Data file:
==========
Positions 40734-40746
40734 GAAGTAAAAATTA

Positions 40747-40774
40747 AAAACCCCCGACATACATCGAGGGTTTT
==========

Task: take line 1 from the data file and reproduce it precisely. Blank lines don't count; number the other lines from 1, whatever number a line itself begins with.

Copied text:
Positions 40734-40746